In Celebration of Discipline, Foster explores the “classic Disciplines,” or central spiritual practices, of the Christian faith to show how each of these areas con
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it was amazing
For years I had followed traditional Christian writings and practices, growing ever more disenchanted with the hollowness of the experience. In my private readings I’d immersed myself in wider and deeper worlds, searching, searching.
In 1984 I was doing some training in Estes Park and went to hear Amy Grant at the YMCA of the Rockies. I wanted to hear her do Angels Watching Over Me in person, and that done, I browsed the bookstore before heading back to my cabin.
This book, recently published at t
I have mixed feelings about Celebration of Discipline. On one hand, I struggled with Foster’s subjective terminology and mystic approach. At times I found myself wondering exactly what he meant, and in turn wondering whether I would agree with him if I discovered exactly what he meant. Part of this is a difference theological emphasis, but I suspect it also comes down to a difference in personality. Some people like objective descriptions of neat and tidy concepts (like me), whereas others prefe
Nonetheless, I am drawn to his very experiential way of following Jesus. I long for deeper meditation on Scripture, deeper times of prayer. I loved the chapter on study. I do appreciate silence as a way of connecting with God; I do seek to live a simple life. I would like to be more open to communal expressions of faith; I would like to express more unaffected joy. And so I was encouraged and motivated by this book. I won’t be adopting the life of an evangelical mystic anytime soon, but there’s plenty I can learn from Richard Foster.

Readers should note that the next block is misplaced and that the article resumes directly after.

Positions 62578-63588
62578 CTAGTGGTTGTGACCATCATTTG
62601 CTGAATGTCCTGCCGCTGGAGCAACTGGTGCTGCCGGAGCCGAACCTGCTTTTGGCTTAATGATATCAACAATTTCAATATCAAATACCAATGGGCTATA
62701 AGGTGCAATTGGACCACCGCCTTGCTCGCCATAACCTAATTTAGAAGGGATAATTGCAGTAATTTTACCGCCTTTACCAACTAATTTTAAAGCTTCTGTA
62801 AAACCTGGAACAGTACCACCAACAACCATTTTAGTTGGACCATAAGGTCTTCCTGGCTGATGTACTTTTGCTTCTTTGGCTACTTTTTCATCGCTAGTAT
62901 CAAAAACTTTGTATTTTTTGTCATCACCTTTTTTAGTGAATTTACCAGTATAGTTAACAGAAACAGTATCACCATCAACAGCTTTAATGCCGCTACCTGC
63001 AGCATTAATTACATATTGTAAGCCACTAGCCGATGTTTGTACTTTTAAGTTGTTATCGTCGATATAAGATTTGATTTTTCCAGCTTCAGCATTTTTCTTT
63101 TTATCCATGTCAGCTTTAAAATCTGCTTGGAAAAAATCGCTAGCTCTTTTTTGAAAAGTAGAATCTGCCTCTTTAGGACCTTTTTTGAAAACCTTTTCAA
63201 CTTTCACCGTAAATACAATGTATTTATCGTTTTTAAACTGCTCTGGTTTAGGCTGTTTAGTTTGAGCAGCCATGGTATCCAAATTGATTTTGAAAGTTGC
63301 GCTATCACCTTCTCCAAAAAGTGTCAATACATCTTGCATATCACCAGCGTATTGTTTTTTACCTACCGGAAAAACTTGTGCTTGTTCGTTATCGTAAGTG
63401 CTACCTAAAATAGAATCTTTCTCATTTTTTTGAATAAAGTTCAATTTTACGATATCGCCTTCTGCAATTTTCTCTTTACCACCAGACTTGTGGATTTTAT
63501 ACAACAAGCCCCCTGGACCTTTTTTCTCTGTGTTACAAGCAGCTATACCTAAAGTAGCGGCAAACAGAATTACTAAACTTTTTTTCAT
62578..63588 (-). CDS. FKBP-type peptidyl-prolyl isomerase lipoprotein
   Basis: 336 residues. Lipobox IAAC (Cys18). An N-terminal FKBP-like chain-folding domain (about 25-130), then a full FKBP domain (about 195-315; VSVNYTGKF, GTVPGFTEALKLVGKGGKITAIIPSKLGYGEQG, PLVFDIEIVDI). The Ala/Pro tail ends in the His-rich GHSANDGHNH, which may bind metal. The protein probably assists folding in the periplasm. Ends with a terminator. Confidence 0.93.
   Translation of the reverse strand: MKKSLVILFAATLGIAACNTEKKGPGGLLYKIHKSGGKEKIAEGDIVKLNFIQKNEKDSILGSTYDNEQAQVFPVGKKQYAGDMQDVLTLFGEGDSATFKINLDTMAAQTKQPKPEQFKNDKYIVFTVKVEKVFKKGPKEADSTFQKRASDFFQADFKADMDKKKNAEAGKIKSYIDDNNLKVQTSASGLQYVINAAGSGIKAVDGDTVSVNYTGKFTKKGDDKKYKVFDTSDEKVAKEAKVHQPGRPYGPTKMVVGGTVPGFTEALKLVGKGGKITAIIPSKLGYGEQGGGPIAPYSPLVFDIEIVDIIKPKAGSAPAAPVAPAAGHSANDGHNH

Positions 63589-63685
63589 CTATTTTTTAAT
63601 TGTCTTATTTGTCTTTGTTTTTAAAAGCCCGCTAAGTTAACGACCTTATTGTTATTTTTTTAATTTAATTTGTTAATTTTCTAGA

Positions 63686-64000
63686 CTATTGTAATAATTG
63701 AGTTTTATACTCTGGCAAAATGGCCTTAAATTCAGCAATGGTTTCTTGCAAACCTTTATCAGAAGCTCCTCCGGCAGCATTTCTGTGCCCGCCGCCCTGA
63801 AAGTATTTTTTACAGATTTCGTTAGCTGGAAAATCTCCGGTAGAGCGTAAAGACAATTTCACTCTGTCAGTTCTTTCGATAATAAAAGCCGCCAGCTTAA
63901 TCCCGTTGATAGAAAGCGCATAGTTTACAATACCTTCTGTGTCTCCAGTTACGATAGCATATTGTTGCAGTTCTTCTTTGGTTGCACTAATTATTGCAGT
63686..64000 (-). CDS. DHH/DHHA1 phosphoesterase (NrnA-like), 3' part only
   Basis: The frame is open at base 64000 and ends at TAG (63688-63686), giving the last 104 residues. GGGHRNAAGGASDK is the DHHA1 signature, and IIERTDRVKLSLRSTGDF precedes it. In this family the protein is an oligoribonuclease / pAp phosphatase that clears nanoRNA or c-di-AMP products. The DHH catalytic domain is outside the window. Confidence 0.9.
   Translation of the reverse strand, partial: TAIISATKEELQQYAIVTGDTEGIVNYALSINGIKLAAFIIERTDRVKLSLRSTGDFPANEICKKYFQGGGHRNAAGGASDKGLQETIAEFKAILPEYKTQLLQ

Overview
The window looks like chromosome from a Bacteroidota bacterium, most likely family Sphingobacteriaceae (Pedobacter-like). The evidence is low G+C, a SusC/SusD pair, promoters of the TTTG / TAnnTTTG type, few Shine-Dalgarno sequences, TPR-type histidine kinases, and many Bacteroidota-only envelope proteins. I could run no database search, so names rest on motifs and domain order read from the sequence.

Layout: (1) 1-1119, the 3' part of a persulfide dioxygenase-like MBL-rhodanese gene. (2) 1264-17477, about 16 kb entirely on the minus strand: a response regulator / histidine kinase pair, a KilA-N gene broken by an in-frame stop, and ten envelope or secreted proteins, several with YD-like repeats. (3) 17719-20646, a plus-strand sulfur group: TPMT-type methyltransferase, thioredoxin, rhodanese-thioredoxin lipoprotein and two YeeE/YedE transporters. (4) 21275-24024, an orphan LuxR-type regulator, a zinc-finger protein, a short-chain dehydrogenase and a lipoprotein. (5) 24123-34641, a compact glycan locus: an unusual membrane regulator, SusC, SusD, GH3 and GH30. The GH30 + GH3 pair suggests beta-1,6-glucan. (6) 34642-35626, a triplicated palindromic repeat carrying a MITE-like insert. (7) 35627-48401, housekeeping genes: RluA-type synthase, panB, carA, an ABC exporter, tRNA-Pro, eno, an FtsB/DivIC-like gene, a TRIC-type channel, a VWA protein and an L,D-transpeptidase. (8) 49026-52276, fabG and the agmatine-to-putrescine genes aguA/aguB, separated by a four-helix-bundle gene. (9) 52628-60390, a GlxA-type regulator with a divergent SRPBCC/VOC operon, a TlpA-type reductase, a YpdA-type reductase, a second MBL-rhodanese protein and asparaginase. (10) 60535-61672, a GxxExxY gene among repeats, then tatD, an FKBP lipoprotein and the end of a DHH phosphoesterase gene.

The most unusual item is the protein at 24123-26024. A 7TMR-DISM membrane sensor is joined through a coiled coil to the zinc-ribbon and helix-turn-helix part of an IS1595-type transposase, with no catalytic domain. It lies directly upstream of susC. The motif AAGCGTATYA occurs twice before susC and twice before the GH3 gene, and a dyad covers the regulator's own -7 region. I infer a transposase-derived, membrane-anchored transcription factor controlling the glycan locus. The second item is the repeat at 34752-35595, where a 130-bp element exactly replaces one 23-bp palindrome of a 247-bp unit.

Everybody thinks of changing humanity and nobody thinks of changing himself.
I first read this book in 1996 and loved it. I re-read it in 2005 and got even more out of it the second time. The book is inspiring and is a good reminder of the way I can have a more Christ-centered life through discipline.
Foster deals first with the inward disciplines: meditation, prayer, fasting, study. Then, he moves on to the outward disciplines: simplicity, solitude, submission, and service. The corpora